Productivity leaders are turning away from productivity
When it comes to figuring something out, I dive into tips and self-help. I can find the information, I can learn, I can do this. So when this past year yielded all the stress and problems and anxieties that was 2020, this is what I did. What I noticed though, was that stories on personal growth and productivity took a shift.
Jocelyn K. Glei writes about creativity and productivity, and hosts a podcast called Hurry Slowly¹. The podcast is full of productivity advice, but from an angle that includes more compassion towards the self — which feels especially crucial right now.
This latest episode called “R.I.P Productivity” ends on a bold note for anyone interested in personal growth and development:
What we need is not to learn how to be more productive, but to learn how to heal ourselves from our toxic obsession with productivity. You don’t need any more productivity advice from me, or anyone else. You don’t need to buy anything, or read anything, or listen to anything, or do anything to make yourself “better.” Your best self is a mirage capitalism created to make you feel inadequate so that you buy more stuff. Forget about it. Hang up the phone. Let’s work with this self. The one that’s right here, right now. It’s all you’ve got, and it’s pretty good. Let’s let go of all that striving, and plant the seeds for something new. What will you nourish and grow in the coming year? And how will you share your essence?
A few years ago, I took a break from productivity. What I found was this lingering tension of who am I without the things I make?
The feeling of constant striving is familiar. When it’s mixed up with problems way beyond the scope of what we can control, in a way that affects us on a day to day (like now), it can become untenable. I noticed this feeling, and I made a meditation to help relieve it. This was my hack. I was excited to find it. It didn’t really work for long though.
Similar to Glei, Cal Newport is a productivity writer who found the model of personal productivity flawed. It’s the push for autonomy that puts an undue stress on the individual. This becomes futile when there’s issues with the system as a whole. To grow here means to figure out a system of work collectively. In the “Rise and Fall of Getting Things Done², ” Newport suggests:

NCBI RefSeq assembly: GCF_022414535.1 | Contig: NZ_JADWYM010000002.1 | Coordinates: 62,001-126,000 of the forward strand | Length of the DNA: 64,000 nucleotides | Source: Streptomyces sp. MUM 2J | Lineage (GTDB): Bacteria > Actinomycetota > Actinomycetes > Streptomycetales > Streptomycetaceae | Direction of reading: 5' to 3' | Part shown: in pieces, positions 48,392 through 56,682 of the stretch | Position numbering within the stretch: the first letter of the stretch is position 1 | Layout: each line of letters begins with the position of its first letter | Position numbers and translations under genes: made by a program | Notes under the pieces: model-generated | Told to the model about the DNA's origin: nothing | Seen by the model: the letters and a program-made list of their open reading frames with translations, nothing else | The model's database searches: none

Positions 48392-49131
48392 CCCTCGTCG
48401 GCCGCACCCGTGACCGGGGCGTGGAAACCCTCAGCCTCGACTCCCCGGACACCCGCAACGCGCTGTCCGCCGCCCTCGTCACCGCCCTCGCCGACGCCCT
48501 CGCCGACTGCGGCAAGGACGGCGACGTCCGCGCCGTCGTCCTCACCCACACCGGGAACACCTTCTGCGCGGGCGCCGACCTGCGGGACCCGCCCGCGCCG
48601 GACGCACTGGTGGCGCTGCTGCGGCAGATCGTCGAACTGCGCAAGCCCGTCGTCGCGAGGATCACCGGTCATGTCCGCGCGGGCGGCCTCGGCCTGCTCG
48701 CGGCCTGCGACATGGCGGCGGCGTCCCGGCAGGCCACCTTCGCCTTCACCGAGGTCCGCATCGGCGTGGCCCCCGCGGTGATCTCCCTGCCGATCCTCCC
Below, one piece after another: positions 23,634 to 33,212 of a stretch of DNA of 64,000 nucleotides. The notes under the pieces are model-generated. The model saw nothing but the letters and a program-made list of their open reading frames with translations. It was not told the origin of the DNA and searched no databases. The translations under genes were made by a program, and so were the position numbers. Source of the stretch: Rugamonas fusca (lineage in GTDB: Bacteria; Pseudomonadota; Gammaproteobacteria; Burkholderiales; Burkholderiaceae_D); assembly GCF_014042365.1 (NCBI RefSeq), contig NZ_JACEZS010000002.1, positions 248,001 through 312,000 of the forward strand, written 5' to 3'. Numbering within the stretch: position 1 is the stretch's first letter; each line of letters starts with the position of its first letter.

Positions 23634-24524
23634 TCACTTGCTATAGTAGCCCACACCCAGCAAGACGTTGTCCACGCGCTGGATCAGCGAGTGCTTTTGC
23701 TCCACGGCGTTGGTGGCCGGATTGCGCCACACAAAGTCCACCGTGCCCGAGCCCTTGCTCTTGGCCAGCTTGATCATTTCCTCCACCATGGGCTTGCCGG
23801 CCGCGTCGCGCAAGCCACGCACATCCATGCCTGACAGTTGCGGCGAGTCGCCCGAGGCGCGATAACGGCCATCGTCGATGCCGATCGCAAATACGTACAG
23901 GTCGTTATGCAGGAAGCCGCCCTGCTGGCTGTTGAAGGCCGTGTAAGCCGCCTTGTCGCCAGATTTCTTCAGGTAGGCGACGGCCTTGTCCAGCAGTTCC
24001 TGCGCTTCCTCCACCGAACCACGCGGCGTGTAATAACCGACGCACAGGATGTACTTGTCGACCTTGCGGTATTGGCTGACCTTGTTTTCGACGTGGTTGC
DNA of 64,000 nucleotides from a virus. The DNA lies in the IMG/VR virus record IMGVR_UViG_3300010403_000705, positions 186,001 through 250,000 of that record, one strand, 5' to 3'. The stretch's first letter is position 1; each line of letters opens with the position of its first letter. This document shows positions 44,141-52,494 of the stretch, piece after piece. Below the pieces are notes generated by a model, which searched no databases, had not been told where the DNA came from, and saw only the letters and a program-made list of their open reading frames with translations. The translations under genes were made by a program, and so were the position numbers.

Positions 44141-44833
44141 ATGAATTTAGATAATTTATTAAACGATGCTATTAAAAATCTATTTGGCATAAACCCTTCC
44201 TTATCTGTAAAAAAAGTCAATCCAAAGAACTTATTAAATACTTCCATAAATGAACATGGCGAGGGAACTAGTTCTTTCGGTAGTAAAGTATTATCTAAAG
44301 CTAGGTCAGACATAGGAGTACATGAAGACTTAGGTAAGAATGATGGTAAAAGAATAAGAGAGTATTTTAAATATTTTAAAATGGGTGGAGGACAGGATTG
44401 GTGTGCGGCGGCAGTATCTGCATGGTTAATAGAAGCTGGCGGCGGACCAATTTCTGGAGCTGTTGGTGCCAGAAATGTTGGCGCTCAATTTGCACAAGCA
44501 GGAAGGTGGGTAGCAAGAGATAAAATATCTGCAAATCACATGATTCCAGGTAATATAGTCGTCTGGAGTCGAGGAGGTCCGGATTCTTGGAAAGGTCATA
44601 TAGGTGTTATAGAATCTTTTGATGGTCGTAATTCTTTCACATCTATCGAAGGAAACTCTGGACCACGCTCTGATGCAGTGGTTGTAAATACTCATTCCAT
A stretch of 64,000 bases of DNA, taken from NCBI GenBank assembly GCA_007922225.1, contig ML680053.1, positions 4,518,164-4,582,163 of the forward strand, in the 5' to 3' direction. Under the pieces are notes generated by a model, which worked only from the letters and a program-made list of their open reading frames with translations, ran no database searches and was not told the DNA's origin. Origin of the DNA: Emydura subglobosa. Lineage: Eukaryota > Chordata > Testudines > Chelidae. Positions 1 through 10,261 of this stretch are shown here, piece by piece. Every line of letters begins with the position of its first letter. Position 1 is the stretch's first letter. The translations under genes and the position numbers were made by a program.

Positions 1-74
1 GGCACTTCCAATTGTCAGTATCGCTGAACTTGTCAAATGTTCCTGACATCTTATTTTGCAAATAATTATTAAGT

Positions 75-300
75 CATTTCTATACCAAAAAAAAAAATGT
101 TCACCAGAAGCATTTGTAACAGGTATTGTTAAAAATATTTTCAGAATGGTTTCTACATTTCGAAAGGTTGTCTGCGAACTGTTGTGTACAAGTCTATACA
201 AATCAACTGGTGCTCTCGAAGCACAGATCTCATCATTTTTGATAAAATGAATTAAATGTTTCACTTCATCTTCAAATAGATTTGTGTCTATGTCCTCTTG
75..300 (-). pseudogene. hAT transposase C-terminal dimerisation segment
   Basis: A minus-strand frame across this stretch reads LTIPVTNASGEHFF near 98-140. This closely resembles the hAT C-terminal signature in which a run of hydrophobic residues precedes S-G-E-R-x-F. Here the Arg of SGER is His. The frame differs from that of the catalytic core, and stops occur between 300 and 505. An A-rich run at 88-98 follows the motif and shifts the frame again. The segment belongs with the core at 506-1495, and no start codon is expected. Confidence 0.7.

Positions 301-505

Even if we convince ourselves that the psychological toll of overload culture is acceptable collateral damage for a fast-paced modern world, there’s too much latent economic value at stake to keep ignoring the haphazard nature of how we currently work. It’s ironic that Drucker, the very person who extolled the potential of knowledge-worker productivity, helped plant the ideas that have since held it back. To move forward, we must step away from Drucker’s commitment to total autonomy — allowing for freedom in how we execute tasks without also allowing for chaos in how these tasks are assigned. We must, in other words, acknowledge the futility of trying to tame our frenzied work lives all on our own, and instead ask, collectively, whether there’s a better way to get things done.
At the end of 2020 I got a bunch of books for personal growth and development that I was planning on reading over the first weeks of 2021. You know, start the year strong. Figure my way through. I’m still going to read them, learn, and apply the principles, but be a bit gentle about all of it. You’ll see me blog about some of it here. But more generally, I’m curious to follow this space and see where it goes. I’m looking forward to seeing how the tone, language, and approaches shift.
How are you approaching productivity and growth in 2021?